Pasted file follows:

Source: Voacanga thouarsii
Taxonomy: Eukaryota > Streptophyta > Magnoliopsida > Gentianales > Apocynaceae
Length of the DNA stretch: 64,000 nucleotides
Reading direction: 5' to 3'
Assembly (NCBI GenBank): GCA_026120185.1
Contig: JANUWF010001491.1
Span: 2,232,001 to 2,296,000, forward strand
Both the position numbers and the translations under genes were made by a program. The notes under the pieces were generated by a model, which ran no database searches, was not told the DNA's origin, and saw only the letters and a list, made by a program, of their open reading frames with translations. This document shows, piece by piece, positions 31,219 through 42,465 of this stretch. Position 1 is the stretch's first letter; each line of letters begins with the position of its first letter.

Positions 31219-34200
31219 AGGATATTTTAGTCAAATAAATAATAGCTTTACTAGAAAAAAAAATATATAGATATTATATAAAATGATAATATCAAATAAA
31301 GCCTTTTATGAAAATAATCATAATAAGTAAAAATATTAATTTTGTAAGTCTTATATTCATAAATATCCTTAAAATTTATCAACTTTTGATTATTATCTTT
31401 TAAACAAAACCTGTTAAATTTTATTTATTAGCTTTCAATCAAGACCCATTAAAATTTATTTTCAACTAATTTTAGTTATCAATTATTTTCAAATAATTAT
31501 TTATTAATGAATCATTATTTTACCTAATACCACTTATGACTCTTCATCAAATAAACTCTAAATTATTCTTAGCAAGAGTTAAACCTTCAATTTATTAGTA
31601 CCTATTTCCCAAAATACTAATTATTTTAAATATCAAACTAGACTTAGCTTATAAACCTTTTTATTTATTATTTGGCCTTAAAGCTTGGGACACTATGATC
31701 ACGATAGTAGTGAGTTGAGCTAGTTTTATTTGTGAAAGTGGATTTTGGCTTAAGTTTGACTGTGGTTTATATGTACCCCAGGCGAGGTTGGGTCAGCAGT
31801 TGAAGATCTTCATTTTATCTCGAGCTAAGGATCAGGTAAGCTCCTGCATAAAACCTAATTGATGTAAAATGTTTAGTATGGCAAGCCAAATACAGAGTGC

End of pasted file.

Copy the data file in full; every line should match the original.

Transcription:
Source: Voacanga thouarsii
Taxonomy: Eukaryota > Streptophyta > Magnoliopsida > Gentianales > Apocynaceae
Length of the DNA stretch: 64,000 nucleotides
Reading direction: 5' to 3'
Assembly (NCBI GenBank): GCA_026120185.1
Contig: JANUWF010001491.1
Span: 2,232,001 to 2,296,000, forward strand
Both the position numbers and the translations under genes were made by a program. The notes under the pieces were generated by a model, which ran no database searches, was not told the DNA's origin, and saw only the letters and a list, made by a program, of their open reading frames with translations. This document shows, piece by piece, positions 31,219 through 42,465 of this stretch. Position 1 is the stretch's first letter; each line of letters begins with the position of its first letter.

Positions 31219-34200
31219 AGGATATTTTAGTCAAATAAATAATAGCTTTACTAGAAAAAAAAATATATAGATATTATATAAAATGATAATATCAAATAAA
31301 GCCTTTTATGAAAATAATCATAATAAGTAAAAATATTAATTTTGTAAGTCTTATATTCATAAATATCCTTAAAATTTATCAACTTTTGATTATTATCTTT
31401 TAAACAAAACCTGTTAAATTTTATTTATTAGCTTTCAATCAAGACCCATTAAAATTTATTTTCAACTAATTTTAGTTATCAATTATTTTCAAATAATTAT
31501 TTATTAATGAATCATTATTTTACCTAATACCACTTATGACTCTTCATCAAATAAACTCTAAATTATTCTTAGCAAGAGTTAAACCTTCAATTTATTAGTA
31601 CCTATTTCCCAAAATACTAATTATTTTAAATATCAAACTAGACTTAGCTTATAAACCTTTTTATTTATTATTTGGCCTTAAAGCTTGGGACACTATGATC
31701 ACGATAGTAGTGAGTTGAGCTAGTTTTATTTGTGAAAGTGGATTTTGGCTTAAGTTTGACTGTGGTTTATATGTACCCCAGGCGAGGTTGGGTCAGCAGT
31801 TGAAGATCTTCATTTTATCTCGAGCTAAGGATCAGGTAAGCTCCTGCATAAAACCTAATTGATGTAAAATGTTTAGTATGGCAAGCCAAATACAGAGTGC